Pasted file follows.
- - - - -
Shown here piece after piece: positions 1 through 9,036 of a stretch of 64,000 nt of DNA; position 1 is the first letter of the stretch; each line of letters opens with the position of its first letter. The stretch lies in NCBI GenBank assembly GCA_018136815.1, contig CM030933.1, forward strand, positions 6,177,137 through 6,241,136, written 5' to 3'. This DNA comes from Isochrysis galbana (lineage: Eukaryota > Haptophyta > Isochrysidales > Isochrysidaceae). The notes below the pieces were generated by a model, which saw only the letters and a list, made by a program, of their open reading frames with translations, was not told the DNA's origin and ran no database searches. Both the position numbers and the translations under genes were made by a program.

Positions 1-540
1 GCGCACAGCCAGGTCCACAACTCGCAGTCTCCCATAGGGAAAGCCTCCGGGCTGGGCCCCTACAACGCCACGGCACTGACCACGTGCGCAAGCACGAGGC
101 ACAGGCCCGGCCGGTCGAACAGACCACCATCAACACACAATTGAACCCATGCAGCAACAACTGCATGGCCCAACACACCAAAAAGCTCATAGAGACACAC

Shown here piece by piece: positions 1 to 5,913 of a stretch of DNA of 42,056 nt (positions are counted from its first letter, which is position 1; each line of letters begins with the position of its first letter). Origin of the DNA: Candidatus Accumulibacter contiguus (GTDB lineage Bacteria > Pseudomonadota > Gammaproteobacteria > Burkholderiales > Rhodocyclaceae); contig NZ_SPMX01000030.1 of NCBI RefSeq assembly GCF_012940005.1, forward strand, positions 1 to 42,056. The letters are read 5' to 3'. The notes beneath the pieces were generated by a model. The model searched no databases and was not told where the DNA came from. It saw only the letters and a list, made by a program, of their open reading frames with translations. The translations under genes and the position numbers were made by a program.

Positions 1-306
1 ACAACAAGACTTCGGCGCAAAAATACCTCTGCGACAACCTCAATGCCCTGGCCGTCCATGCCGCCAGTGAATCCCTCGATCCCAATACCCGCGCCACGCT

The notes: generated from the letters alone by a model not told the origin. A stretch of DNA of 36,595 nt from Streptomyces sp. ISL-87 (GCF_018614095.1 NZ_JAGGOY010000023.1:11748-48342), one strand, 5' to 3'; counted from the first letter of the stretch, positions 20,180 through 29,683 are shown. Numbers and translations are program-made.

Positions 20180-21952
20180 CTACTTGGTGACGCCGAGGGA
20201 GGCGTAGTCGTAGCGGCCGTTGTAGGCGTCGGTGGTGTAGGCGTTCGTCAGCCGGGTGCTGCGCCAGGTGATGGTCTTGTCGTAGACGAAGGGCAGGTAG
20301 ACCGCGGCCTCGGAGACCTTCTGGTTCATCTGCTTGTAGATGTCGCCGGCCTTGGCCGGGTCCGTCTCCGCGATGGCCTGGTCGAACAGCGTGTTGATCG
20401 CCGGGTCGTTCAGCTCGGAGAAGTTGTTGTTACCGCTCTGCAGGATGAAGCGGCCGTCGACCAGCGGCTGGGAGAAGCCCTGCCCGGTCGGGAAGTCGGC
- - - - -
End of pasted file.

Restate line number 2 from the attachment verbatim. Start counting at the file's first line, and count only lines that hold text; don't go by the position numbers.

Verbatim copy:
Positions 1-540